This text was copied from Wikipedia on 18 February 2024 at 4:10AM.

Nicholas Lanier, painting by van Dyck, 1632 (Kunsthistorisches Museum)

Nicholas Lanier, sometimes Laniere (baptised 10 September 1588 – buried 24 February 1666)[1] was an English composer and musician; the first to hold the title of Master of the King's Music from 1625 to 1666, an honour given to musicians of great distinction. He was the court musician, a composer and performer and Groom of the Chamber in the service of King Charles I and Charles II. He was also a singer, lutenist, scenographer and painter.


Nicholas Lanier was a descendant of a French family of royal musicians, the Lanière family, who were Huguenots, and was baptised at Greenwich. His father and grandfather left France to escape persecutions. His aunt, Emilia Bassano, was the daughter of Venetian musicians at the Tudor court and, before her marriage to Alfonso Lanier, had been the mistress to the Lord Chamberlain, a cousin of Queen Elizabeth I, and possibly Henry Wriothesly, Earl of Southampton. Historian A. L. Rowse suggested that she may well have been the famous Dark Lady of Shakespeare's sonnets.[2] The family settled in England in 1561. Nicholas Lanier was the son of Frances Galliardello and John Lanier, who was the son of Nicholas Lanier the Elder, court musician to the French King Henry II. His maternal grandfather was another royal musician, Mark Anthony Galliardello. Nicholas was first taught by his father, John, who played the sackbut. In 1613 he composed a masque for the marriage of the Earl of Somerset jointly with Giovanni Coperario and others.[3]

Nicholas Lanier 1613, unknown painter, sold at Christies.[4]

He also wrote music, sang and made sets for Thomas Campion and Ben Jonson's The Masque of Augurs and Lovers Made Men.[1][3]

In the 1610s, Lanier was appointed as a lutenist to the King's orchestra and a singer in the King's Consorte from 1625 to 1642. He also sang and played the viola da gamba. Lanier was also appointed as Groom of the Chamber for the Queen's Privy Chamber in 1639.[3]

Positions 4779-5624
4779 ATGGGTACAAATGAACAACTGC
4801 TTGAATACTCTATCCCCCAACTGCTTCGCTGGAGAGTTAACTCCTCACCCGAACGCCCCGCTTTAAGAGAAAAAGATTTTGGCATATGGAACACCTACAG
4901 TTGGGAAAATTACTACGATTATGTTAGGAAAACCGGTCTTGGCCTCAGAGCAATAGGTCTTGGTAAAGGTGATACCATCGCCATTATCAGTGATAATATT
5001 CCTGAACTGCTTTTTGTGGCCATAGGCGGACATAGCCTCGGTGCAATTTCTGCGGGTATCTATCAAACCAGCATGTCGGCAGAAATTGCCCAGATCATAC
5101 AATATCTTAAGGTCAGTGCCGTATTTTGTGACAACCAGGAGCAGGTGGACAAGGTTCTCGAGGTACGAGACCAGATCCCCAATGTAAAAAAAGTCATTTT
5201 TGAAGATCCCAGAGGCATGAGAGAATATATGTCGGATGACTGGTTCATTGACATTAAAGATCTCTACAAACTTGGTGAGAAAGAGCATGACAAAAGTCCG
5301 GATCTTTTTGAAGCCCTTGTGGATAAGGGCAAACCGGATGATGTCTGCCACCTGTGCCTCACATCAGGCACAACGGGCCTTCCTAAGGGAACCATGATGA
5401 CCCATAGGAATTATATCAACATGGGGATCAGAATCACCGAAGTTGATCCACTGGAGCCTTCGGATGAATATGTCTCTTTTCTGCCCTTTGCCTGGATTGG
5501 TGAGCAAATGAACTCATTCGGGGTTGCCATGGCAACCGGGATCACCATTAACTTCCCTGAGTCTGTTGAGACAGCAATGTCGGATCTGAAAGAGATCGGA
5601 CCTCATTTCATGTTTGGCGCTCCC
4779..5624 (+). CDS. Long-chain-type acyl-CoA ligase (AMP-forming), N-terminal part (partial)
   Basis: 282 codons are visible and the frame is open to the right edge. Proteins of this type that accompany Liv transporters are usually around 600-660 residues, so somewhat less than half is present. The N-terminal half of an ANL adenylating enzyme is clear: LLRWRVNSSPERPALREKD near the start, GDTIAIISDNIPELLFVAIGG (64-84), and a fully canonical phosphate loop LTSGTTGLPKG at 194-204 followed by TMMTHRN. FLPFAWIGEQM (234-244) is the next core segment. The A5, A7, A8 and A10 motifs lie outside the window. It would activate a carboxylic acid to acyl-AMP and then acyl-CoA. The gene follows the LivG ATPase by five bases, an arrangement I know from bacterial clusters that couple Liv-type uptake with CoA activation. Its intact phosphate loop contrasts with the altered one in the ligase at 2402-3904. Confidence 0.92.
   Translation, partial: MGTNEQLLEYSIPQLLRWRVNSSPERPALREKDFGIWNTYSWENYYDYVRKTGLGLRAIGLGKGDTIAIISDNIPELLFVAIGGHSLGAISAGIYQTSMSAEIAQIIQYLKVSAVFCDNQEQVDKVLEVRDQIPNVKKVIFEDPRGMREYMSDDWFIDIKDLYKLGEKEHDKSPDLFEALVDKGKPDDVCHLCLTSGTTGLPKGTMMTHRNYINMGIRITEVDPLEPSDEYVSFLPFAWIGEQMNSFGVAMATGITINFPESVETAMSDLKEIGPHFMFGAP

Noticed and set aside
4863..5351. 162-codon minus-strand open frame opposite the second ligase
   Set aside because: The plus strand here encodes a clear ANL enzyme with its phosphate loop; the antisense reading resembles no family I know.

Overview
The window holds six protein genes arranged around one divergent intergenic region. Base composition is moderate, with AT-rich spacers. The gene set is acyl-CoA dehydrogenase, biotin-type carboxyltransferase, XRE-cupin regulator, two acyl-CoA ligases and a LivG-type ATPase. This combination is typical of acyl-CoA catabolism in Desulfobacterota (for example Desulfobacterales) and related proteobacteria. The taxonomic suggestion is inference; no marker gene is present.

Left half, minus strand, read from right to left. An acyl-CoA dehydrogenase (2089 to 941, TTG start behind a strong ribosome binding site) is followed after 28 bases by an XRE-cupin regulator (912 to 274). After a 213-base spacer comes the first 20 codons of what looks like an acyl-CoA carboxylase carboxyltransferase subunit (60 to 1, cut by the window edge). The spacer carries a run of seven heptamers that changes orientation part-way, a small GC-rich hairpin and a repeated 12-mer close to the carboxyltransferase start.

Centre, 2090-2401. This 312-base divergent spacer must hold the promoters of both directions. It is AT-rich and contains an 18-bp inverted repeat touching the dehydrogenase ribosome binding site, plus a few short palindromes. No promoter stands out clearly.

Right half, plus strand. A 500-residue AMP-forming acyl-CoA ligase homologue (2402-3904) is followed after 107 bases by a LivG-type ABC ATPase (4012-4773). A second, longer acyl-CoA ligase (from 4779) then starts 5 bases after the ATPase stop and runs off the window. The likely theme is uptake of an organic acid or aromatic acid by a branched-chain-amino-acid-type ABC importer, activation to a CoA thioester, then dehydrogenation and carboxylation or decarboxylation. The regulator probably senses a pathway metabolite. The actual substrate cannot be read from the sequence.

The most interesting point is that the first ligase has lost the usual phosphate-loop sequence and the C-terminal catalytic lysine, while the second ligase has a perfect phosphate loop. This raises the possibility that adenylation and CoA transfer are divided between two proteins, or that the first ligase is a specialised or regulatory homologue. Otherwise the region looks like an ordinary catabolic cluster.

From 1625 he made a series of visits to Italy to collect paintings for King Charles I, including most of the art collection of the Dukes of Mantua. During his travels he heard the new Italian music being written by the likes of Claudio Monteverdi. This led to him being one of the first English composers to introduce monody and recitative to England. It was Lanier who, when his own portrait was painted by the Flemish painter van Dyck in Antwerp, convinced the King to bring van Dyck to England, where van Dyck became the leading court painter. The portrait displays the attitude of studied carelessness, called sprezzatura, recommended in The Book of the Courtier by Baldassare Castiglione, defined as "a certain nonchalance, so as to conceal all art and make whatever one does or says appear to be without effort and almost without any thought about it".[5] Lanier's portrait by van Dyck hangs today in Vienna at the Kunsthistoriches Museum.[6]

Portrait of the artist, William Dobson, with Nicholas Lanier (left) and Sir Charles Cotterell (right), c 1645.

In 1626, Lanier became the first composer to hold the title Master of the King's Music; an honour given a musician of great distinction. The office of Master of the King's Musick is the equivalent to the title of the Poet Laureate. During the Commonwealth of England he lived in the Netherlands, but returned after the Restoration to resume his duties in 1660. When he returned to England, he became music master to Charles II. He made several sceneries, like for example for Ben Jonson's Lovers Made Men. There is only one painting which can be identified as being made by Lanier, a self-portrait in the music faculty of Oxford University.[1][7][8] Lanier died in 1666 in East Greenwich.